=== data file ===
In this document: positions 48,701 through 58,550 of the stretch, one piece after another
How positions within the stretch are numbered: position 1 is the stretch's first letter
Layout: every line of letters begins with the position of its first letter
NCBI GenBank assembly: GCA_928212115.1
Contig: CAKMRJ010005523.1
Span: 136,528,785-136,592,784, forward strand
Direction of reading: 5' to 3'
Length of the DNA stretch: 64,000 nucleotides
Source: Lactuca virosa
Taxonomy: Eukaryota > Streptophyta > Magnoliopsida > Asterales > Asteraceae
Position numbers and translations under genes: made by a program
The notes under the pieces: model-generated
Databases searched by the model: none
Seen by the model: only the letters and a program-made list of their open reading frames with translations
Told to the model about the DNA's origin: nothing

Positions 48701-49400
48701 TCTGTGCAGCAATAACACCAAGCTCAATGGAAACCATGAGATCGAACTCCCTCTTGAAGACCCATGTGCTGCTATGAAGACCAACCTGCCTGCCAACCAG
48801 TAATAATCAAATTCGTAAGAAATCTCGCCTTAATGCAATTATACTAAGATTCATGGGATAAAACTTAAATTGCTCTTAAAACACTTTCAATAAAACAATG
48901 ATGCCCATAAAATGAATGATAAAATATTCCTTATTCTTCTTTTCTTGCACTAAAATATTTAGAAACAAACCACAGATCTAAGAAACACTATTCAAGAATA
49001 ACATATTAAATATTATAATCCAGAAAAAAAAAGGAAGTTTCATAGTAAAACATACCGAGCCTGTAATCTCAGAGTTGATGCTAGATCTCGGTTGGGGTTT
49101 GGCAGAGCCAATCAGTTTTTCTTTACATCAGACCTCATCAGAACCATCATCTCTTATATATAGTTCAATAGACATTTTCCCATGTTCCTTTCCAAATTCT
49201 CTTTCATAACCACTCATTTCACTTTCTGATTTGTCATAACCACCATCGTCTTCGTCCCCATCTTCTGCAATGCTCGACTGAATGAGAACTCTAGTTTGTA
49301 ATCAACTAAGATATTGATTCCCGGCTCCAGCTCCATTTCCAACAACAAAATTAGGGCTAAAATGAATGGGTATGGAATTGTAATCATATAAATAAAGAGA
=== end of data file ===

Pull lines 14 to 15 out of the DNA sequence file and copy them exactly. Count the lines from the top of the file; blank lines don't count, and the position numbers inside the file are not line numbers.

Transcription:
Seen by the model: only the letters and a program-made list of their open reading frames with translations
Told to the model about the DNA's origin: nothing